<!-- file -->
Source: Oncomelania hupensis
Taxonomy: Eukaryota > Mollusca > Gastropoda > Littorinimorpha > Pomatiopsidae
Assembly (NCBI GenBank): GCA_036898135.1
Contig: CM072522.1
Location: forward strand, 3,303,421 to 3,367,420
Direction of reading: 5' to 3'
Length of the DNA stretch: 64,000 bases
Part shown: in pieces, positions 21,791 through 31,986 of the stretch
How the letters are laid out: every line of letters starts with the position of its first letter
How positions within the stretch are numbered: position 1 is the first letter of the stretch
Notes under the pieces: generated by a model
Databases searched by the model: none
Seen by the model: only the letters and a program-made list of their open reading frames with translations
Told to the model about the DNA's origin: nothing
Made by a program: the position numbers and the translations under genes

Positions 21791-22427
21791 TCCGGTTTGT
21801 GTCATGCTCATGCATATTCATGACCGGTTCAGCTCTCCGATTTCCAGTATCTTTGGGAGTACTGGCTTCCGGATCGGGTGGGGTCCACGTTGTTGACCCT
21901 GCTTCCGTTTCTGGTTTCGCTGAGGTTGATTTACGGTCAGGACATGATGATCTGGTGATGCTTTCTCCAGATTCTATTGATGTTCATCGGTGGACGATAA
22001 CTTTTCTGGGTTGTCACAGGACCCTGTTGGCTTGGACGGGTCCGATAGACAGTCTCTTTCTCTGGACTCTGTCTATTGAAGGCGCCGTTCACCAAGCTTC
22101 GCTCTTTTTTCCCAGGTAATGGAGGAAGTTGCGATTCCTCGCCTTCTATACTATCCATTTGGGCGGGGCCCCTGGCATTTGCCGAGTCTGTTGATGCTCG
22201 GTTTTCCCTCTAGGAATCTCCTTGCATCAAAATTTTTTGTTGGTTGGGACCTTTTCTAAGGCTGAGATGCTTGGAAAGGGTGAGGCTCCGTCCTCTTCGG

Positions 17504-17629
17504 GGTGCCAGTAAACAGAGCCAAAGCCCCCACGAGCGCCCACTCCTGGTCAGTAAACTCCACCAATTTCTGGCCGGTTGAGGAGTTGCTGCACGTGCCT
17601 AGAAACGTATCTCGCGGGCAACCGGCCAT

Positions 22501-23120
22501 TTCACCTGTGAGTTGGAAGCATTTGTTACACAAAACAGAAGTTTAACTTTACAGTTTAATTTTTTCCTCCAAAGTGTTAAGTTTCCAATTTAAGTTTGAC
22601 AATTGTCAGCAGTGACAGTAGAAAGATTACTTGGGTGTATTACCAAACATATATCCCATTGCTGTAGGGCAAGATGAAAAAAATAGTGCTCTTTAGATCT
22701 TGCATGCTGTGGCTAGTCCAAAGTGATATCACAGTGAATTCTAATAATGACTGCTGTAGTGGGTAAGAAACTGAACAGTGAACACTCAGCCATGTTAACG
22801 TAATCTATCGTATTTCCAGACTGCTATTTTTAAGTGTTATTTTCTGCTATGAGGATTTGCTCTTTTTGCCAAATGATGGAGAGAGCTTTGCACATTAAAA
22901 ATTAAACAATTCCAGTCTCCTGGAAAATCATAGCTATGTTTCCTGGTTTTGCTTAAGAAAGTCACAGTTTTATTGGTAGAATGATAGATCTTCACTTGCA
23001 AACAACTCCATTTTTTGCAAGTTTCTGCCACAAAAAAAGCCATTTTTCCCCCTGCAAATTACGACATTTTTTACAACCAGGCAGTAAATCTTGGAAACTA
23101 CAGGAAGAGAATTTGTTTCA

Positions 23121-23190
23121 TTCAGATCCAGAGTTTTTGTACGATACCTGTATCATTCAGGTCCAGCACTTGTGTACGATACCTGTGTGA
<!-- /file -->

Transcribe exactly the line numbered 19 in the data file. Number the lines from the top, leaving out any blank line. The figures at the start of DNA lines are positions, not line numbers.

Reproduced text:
21901 GCTTCCGTTTCTGGTTTCGCTGAGGTTGATTTACGGTCAGGACATGATGATCTGGTGATGCTTTCTCCAGATTCTATTGATGTTCATCGGTGGACGATAA